Tuesday, 3 January 2012

What a Sweetie

My last remaining grandparent died last night peacefully in her sleep. Here is what my mum wrote in an email to friends and I could not say it any better:

Ruth Elizabeth Crow Tisdale, known far and wide as Sweetie Tisdale, died peacefully in her sleep this afternoon.   She was 92, and had been under hospice care for about a week and a half.    Her main caretakers, Sherry (Garry's sister) and her daughter Teresa were with her.    It was a sweet death, in that she was not in pain and had said all her good-byes.   On Monday last she stayed awake for about 15 hrs straight, talking all day.   She visited individually with each of her siblings and  Mama Crow, her own mom, as well as Garry and Terri, the two children who died before her.    She seemed very animated and chatty with them all.   This is pretty true to what one reads about "near-death experiences."    After that, she fell into a deep sleep and has been that way till today when she just stopped breathing.    

She had lived in her own home until the time she went to the hospice house.   In the past couple of years, her memory had declined a lot, but she managed with having someone from the family staying with her.   We will miss our rascally Sweetie----who is no doubt arguing with the archangels over what's the right way to do something...........and at the same time having a great ole visit with all her many many friends and relatives.   And Heather and Thomas and I all think if anyone is allowed to get away with saying "shit" in heaven, it will be her privilege.    Up until her early 80s she was still the only one at her church who climbed the huge ladder to put the star on top of the Christmon Tree.

She was a funny and spirited lady with a big heart who cared for so many in her community. She was forever working in the food bank at her church or baking pies for those who were poorly or delivering food for Meals on Wheels. All while drinking Doctor Pepper and saying “shit” a lot. She was a character that is for sure. I can recall when she was in her 60s her telling me about visiting “all those old people” through Meals on Wheels and cackling her wicked laugh. She loved fishing and up until perhaps her 70s was an avid walker and did 2 miles after dinner every night through their neighbourhood. She adored antiques and her house is like a museum with so many things to see all over the walls. She also loved to play jokes—one called “feed the crow” comes to mind. If you put your pointer and middle finger on each hand together in a cross hatch shape and then ask some unsuspecting person to put their finger in the hole and “feed then crow.” Then quickly tighten the crosshatch and use your thumb nails to pinch the victim’s finger and laugh and say “Those little crows are biting today!” I fell for it time and time again because she would look at you with the most serious eyes and swear that if you put your finger in the crosshatch she would not pinch this time. And like Charlie Brown trying to kick the football and Lucy pulling it away—I fell for it EVERY TIME. Once I even told my younger cousin Bailey to “go ask Sweetie if you can feed the crow.” I am so going to hell for that.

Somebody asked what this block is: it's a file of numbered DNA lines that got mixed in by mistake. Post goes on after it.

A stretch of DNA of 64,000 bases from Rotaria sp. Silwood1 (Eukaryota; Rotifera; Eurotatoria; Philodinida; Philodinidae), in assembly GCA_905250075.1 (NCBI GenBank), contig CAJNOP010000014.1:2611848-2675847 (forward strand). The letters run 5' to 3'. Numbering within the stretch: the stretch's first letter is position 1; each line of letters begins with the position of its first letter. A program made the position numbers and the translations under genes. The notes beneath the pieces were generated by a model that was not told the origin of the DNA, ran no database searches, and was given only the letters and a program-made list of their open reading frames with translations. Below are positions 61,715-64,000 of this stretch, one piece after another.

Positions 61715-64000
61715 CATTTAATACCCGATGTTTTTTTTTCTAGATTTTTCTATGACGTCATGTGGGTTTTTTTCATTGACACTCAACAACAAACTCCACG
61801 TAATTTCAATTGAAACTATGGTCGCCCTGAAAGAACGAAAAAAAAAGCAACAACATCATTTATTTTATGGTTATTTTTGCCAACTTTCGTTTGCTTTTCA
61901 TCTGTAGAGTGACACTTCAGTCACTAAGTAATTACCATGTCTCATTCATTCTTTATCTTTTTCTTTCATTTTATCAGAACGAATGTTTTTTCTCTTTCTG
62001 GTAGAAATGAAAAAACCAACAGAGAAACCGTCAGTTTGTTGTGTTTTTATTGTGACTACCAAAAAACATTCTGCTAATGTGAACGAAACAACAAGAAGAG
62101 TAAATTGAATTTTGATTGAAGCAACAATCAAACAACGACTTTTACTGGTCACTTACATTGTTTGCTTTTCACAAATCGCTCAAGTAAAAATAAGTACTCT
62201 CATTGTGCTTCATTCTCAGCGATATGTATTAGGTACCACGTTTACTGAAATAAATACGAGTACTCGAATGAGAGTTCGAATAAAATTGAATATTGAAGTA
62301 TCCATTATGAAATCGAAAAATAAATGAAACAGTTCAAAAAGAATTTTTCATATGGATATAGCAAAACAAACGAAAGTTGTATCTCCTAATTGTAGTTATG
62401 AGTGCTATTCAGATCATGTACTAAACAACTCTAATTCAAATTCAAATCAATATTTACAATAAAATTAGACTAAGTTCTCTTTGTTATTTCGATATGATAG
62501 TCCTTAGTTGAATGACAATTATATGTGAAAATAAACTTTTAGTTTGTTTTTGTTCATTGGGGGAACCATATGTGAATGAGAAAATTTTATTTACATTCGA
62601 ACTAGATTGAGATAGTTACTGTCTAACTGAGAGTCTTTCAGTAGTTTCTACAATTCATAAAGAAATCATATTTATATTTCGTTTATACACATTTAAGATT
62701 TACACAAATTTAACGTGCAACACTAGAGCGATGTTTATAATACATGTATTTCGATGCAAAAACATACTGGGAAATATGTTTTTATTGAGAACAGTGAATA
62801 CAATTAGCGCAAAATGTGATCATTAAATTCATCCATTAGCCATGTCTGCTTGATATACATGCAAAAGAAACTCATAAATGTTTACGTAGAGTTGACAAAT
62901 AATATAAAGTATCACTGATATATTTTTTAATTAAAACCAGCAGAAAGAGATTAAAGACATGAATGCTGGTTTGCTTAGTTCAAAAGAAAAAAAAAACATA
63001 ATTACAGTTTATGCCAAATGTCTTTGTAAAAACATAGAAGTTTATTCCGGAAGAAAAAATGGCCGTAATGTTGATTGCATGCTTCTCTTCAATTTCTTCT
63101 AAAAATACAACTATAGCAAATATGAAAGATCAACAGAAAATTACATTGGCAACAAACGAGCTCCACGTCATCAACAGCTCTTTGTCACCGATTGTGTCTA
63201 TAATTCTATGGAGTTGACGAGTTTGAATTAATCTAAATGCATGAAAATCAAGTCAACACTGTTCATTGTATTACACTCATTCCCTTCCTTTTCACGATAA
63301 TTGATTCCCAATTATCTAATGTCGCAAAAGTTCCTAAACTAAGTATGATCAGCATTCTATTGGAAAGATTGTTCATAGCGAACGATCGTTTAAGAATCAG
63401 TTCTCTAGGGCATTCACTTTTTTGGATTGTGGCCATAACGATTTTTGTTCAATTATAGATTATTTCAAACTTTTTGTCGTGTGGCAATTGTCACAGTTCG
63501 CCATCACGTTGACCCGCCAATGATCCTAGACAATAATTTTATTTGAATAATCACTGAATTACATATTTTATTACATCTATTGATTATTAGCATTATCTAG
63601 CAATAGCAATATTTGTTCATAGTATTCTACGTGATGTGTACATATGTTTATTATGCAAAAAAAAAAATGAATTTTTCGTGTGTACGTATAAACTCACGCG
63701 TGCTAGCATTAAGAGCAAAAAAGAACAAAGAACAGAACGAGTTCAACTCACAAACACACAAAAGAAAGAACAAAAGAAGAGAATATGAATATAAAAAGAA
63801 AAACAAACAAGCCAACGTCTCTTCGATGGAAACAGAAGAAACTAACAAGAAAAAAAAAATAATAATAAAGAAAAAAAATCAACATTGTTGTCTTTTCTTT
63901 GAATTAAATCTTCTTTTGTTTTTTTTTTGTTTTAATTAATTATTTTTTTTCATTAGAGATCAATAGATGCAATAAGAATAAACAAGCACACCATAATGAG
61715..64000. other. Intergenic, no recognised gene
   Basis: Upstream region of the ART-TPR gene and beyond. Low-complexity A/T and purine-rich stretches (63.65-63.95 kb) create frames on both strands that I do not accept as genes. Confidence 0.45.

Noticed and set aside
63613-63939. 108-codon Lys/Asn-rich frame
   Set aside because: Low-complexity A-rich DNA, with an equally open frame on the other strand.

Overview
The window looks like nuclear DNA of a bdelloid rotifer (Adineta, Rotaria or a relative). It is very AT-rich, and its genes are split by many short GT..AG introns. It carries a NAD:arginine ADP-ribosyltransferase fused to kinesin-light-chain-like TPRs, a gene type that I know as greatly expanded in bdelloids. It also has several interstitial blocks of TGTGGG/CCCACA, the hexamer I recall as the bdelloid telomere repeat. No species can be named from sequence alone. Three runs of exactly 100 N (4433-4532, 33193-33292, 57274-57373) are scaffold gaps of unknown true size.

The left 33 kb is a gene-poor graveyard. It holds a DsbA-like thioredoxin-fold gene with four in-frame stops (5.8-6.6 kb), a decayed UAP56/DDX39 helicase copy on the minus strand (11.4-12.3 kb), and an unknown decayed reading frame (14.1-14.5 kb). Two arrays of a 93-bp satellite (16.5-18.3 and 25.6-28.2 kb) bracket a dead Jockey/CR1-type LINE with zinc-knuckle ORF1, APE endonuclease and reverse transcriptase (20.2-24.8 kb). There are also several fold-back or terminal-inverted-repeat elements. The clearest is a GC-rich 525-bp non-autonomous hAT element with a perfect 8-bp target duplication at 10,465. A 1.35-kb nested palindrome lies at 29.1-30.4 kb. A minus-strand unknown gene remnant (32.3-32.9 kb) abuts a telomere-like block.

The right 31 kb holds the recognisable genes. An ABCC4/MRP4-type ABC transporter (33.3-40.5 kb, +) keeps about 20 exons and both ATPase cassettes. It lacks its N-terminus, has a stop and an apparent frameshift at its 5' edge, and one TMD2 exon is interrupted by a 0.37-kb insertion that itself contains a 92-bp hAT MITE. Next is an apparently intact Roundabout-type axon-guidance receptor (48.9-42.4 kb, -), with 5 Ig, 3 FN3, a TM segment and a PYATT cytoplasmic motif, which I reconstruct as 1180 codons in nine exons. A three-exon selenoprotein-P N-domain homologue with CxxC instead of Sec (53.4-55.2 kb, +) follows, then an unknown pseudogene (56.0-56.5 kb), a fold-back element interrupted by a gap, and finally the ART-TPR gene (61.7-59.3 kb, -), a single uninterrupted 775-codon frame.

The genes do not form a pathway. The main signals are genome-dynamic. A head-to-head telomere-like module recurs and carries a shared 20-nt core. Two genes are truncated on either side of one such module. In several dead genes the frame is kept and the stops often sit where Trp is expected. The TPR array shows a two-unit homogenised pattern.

She was a funny and big hearted woman who weighed all of 100 pounds dripping wet. I am glad in the end she was seeing her sisters and brothers and my dad Garry and her husband, my PawPaw, and her daughter Terri who died so long ago at the age of 5 from leukemia. It is comforting to know that all those whom we love are waiting for us on the other side.

Sweetie, I am glad to have known you and to have been part of your family. I am sure you are organizing Heaven and having a big laugh. I will miss you.   


  1. Always a quilter. They lined all the pews for the family's seating, plus all the benches in the church social hall...........must have been over 50 quilts on display, not counting the many, many pictures. Many stories were told, and there was much laughter and remembering. The minister even told about her "favorite word" and that Jesus was teasing her about that as he spoke. There was much much love there today. I don't know when I've ever had such a wonderful time at a funeral. It was truly truly a celebration, not a mournful thing.

  2. It is really refreshing to know that a funeral can be a joyous occasion. I so hope that there is a big gathering for mine and there are wonderful memories shared and most of all, good fellowship over wonderful food. I want cymbals to clang and horns to blow and a seriously joyful noise to be made to the Lord. Music on top of joyous music, all praising the lord. Go home with a smile on your face and peace in your heart because I will be in that place of perfect peace.

  3. Really nice to be re-reading this again. I think about your grandparents---Cecil&Susie and Sweetie--- and realize that our lives were a lot like "characters in Southern Literature," as Dr. Taylor said at Cecil's funeral. Only Sweetie's Cecil, your dear PawPaw, was calm and steady and mild and gentle. The rest were definitely loveable rascals.